Richard re "

Your misogyny scenarios fascinated me. The gut level reaction that something is wrong that one of these scenarios should be anti-male, was as strong as the gut reaction to a good mathematical paradox which betrays bad preconceptions. I certainly agree with your observation that there is no absolute misogyny in a Platonic sense, and I also think the scenarios are worth more thought. I don't really buy in to the power of the penis stuff that our culture invests supernatural powers into the penis it may be true but it doesnt resonate with me, it feels artificial.

Anyway I began by thinking of nonviolent analogues to your scenarios, where there is, say, a male gold digger story, and a female gold digger story. I feel like these stories could be presented in misogynistic ways or misandristic ways in contrast to your scenarios, which I both hit me at a gut level as misogynistic. Now if the stories are violent the gold digger instead beats or murders their poor seduced dupes, I still feel these scenarios could be either misandristic or misogynistic. However the more that the violence is the focus of the story, the more I feel it heads into misogynistic territory. And you are deep in misogynistic territory if you start getting into sexual violence.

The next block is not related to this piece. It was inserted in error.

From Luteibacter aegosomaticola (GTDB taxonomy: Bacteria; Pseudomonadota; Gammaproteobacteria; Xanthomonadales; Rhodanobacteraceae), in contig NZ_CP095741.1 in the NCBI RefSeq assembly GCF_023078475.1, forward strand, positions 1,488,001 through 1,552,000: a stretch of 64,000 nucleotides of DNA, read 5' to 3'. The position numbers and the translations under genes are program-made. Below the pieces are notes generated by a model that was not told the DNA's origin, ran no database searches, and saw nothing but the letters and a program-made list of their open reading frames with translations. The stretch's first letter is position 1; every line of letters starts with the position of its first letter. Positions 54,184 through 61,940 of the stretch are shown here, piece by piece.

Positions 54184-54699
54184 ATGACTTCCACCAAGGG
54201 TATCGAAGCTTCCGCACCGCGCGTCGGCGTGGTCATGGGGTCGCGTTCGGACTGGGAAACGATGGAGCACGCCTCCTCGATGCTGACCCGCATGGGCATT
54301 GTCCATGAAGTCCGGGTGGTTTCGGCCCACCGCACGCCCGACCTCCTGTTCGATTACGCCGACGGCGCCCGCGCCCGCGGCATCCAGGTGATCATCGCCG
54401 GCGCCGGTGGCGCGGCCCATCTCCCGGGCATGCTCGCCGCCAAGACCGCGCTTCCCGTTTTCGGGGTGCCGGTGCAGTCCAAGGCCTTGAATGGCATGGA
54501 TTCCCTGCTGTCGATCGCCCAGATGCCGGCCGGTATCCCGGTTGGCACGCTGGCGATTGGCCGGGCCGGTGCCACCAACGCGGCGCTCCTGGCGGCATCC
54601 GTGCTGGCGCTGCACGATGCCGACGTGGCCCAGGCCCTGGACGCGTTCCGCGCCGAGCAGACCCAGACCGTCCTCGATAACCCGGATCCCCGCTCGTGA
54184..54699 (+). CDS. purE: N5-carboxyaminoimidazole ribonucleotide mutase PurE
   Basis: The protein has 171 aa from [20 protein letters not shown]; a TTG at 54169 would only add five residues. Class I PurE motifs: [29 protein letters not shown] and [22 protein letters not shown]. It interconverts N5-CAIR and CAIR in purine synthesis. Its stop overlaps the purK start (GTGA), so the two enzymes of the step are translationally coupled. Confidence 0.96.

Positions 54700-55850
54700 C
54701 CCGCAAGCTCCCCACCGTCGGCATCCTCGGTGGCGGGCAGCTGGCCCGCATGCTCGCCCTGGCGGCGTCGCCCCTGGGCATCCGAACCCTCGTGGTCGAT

Then it struck me that I was preconceiving an audience for these scenarios and that my preconceived audience was male. I don't picture women reading sexually violent material in the same way as men. If this preconception is common then it goes a long way toward unraveling the apparent paradox after all, if you write stories of dogs turning on their masters, or masters torturing their dogs, despite the fact the stories are opposites one could possibly see them both as as miscanistic? And that is, of course, because the audience is assumed to be human.

As an exercise I tried to picture your stories in comic book form, being read by teenage girls the same way I would picture teenage boys reading them really identifying with their sex, and ogling or cringing or feeling empowered by the action. I could start to feel a bit of misandryny. If I pictured the readers as butch man haters I could feel it a bit stronger.

Anyway the sort of introspection that thinking about this requires of me makes me less and less sure the more I think about it, but that is my current outlook on your scenarios.

—Richard Garfield
May 2002

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